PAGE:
Bronson Arroyo has achieved a level of professional and financial success that he never dreamed of as a skinny young pitcher in Brooksville, Fla., a Tampa-St. Petersburg suburb that was once known as the "Home of the Tangerine." But he remains a staunch proponent of substance over style.

Arroyo has earned almost $72 million in his career, but he's inclined to spend it more on friends and life experiences than material things. He drives a BMW 750 that's eight years old and still lives in the 1,400-square-foot house that he built from scratch with his father, uncle and two helpers in 2003. He keeps a daily schedule with pen and paper and tucks it in his wallet each morning for handy reference. He still uses the mobile device that his agent, Terry Bross, got him in an endorsement deal with Sprint PCS in 2004. Yes, the hip, guitar-strumming guy with the flowing locks and cool persona walks around with a flip phone.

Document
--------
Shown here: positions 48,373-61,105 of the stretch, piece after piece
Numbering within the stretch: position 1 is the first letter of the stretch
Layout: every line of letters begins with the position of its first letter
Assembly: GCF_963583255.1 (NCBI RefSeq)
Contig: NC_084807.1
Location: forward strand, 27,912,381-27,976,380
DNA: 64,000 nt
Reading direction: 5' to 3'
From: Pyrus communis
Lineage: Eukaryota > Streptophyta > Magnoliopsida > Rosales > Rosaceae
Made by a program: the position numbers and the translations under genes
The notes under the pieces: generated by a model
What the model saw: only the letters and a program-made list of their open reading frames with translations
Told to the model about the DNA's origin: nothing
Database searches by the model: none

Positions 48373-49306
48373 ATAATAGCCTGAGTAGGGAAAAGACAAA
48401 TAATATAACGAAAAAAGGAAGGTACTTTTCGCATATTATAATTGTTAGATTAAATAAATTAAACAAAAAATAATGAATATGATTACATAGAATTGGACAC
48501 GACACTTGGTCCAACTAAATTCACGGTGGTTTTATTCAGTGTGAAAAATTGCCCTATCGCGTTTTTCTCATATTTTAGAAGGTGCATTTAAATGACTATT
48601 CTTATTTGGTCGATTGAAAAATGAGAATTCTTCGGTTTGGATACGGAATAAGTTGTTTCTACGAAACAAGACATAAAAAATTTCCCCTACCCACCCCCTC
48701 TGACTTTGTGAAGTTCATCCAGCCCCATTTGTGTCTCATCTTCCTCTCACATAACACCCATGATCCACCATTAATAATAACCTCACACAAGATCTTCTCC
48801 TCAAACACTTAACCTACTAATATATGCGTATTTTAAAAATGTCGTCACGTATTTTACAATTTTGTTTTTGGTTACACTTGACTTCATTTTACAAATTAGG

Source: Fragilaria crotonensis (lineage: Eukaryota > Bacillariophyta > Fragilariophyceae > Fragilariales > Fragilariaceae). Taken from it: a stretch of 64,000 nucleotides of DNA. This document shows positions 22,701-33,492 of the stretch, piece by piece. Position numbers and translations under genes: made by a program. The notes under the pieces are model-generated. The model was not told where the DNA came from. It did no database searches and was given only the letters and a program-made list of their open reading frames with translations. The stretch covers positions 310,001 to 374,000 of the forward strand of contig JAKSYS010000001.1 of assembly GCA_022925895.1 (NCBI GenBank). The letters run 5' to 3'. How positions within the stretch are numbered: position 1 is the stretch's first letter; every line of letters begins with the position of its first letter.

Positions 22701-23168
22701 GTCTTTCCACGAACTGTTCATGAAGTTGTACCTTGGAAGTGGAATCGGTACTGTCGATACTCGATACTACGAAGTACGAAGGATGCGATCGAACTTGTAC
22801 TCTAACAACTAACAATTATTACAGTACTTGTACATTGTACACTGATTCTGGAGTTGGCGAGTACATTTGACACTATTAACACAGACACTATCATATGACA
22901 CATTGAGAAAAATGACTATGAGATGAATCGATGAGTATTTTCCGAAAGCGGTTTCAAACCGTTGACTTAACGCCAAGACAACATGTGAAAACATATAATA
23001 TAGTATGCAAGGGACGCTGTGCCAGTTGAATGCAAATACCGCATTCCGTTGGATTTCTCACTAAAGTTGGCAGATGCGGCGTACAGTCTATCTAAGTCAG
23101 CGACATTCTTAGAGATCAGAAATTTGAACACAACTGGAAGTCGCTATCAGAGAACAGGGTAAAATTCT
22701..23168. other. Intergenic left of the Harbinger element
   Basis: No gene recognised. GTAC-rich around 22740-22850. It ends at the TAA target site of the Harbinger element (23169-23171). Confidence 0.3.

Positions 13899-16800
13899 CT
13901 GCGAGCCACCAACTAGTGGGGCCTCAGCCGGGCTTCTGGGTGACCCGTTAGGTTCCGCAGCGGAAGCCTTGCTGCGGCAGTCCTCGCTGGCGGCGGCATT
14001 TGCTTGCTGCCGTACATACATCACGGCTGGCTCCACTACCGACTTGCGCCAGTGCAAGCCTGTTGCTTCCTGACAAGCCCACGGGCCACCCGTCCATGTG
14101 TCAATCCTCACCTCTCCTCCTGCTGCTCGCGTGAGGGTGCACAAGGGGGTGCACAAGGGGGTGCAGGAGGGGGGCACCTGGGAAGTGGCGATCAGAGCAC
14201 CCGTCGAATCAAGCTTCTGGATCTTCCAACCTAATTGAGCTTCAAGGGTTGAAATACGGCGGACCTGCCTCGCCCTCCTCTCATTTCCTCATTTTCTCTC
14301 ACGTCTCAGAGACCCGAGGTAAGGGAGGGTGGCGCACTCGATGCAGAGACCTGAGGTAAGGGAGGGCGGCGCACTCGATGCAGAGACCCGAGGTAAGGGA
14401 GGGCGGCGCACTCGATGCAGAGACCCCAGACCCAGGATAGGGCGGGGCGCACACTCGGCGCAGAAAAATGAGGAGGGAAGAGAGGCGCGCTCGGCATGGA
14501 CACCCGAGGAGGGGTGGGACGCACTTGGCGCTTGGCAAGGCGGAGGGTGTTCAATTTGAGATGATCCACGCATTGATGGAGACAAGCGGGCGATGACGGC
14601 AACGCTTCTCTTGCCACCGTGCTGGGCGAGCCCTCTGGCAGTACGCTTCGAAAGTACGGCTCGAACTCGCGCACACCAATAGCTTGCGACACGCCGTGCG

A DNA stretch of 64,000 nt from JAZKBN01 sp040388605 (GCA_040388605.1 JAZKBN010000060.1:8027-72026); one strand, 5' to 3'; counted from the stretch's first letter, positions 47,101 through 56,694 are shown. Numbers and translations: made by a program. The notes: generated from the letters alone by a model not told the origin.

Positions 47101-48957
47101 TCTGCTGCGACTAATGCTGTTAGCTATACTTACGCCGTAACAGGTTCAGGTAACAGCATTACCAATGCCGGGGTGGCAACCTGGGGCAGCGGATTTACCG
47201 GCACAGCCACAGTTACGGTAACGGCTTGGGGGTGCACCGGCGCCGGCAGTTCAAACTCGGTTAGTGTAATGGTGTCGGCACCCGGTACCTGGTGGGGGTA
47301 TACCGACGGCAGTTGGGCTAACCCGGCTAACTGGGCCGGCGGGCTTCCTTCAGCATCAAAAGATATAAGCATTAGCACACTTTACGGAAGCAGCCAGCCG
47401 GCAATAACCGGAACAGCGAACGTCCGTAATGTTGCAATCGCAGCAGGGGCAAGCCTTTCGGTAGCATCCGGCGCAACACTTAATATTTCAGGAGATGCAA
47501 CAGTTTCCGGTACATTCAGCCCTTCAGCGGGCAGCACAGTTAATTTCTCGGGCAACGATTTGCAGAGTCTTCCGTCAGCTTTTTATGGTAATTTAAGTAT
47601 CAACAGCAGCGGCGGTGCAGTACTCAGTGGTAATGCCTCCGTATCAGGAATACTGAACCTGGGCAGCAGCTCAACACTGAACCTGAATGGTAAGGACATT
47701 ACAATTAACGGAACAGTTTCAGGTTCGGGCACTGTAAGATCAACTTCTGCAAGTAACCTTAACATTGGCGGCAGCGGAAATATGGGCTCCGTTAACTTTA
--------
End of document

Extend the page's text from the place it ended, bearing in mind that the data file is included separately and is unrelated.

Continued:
For the sake of security and peace of mind, Arroyo just wishes the phone would start ringing and vibrating a little more often.

Arroyo's first career dalliance with free agency finds him in a puzzling netherworld. Like so many other starters, he's been waiting for Japanese free agent Masahiro Tanaka to be posted (or not) and provide some clarity to the market. Meanwhile, trade speculation surrounding the Tampa Bay Rays' David Price and the Chicago Cubs' Jeff Samardzija is also gumming up the works.

Ricky Nolasco, Scott Feldman, Phil Hughes and Scott Kazmir, younger pitchers with lesser portfolios, have all landed multiyear deals with guaranteed payouts of $49 million, $30 million, $24 million and $22 million, respectively. Ervin Santana, Matt Garza and Ubaldo Jimenez are generally regarded as the plums when the upper echelon starters do, indeed, start moving.